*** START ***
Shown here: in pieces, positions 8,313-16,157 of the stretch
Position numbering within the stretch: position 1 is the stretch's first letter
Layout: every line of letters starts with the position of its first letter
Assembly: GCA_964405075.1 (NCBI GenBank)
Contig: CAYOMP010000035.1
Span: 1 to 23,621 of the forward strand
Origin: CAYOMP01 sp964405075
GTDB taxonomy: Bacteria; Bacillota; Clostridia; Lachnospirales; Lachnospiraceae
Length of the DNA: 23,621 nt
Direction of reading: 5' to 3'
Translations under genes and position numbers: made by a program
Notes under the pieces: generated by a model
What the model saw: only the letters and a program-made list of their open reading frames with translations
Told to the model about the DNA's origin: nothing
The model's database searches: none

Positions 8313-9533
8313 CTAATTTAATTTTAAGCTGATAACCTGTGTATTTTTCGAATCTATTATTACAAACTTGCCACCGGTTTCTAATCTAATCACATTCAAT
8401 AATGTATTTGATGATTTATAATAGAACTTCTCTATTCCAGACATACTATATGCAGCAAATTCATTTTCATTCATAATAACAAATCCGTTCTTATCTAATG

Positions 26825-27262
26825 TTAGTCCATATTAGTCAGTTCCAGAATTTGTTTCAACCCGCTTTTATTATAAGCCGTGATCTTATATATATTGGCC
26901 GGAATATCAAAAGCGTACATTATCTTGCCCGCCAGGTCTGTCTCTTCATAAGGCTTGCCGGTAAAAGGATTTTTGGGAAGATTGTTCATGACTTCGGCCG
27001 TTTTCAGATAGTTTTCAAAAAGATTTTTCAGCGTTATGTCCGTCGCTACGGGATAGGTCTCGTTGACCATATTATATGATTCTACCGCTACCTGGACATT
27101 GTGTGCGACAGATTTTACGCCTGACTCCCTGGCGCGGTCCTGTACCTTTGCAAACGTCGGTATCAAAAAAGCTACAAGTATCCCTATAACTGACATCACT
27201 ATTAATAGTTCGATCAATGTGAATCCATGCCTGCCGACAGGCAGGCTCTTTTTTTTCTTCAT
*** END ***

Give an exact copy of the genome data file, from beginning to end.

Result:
Shown here: in pieces, positions 8,313-16,157 of the stretch
Position numbering within the stretch: position 1 is the stretch's first letter
Layout: every line of letters starts with the position of its first letter
Assembly: GCA_964405075.1 (NCBI GenBank)
Contig: CAYOMP010000035.1
Span: 1 to 23,621 of the forward strand
Origin: CAYOMP01 sp964405075
GTDB taxonomy: Bacteria; Bacillota; Clostridia; Lachnospirales; Lachnospiraceae
Length of the DNA: 23,621 nt
Direction of reading: 5' to 3'
Translations under genes and position numbers: made by a program
Notes under the pieces: generated by a model
What the model saw: only the letters and a program-made list of their open reading frames with translations
Told to the model about the DNA's origin: nothing
The model's database searches: none

Positions 8313-9533
8313 CTAATTTAATTTTAAGCTGATAACCTGTGTATTTTTCGAATCTATTATTACAAACTTGCCACCGGTTTCTAATCTAATCACATTCAAT
8401 AATGTATTTGATGATTTATAATAGAACTTCTCTATTCCAGACATACTATATGCAGCAAATTCATTTTCATTCATAATAACAAATCCGTTCTTATCTAATG

Positions 26825-27262
26825 TTAGTCCATATTAGTCAGTTCCAGAATTTGTTTCAACCCGCTTTTATTATAAGCCGTGATCTTATATATATTGGCC
26901 GGAATATCAAAAGCGTACATTATCTTGCCCGCCAGGTCTGTCTCTTCATAAGGCTTGCCGGTAAAAGGATTTTTGGGAAGATTGTTCATGACTTCGGCCG
27001 TTTTCAGATAGTTTTCAAAAAGATTTTTCAGCGTTATGTCCGTCGCTACGGGATAGGTCTCGTTGACCATATTATATGATTCTACCGCTACCTGGACATT
27101 GTGTGCGACAGATTTTACGCCTGACTCCCTGGCGCGGTCCTGTACCTTTGCAAACGTCGGTATCAAAAAAGCTACAAGTATCCCTATAACTGACATCACT
27201 ATTAATAGTTCGATCAATGTGAATCCATGCCTGCCGACAGGCAGGCTCTTTTTTTTCTTCAT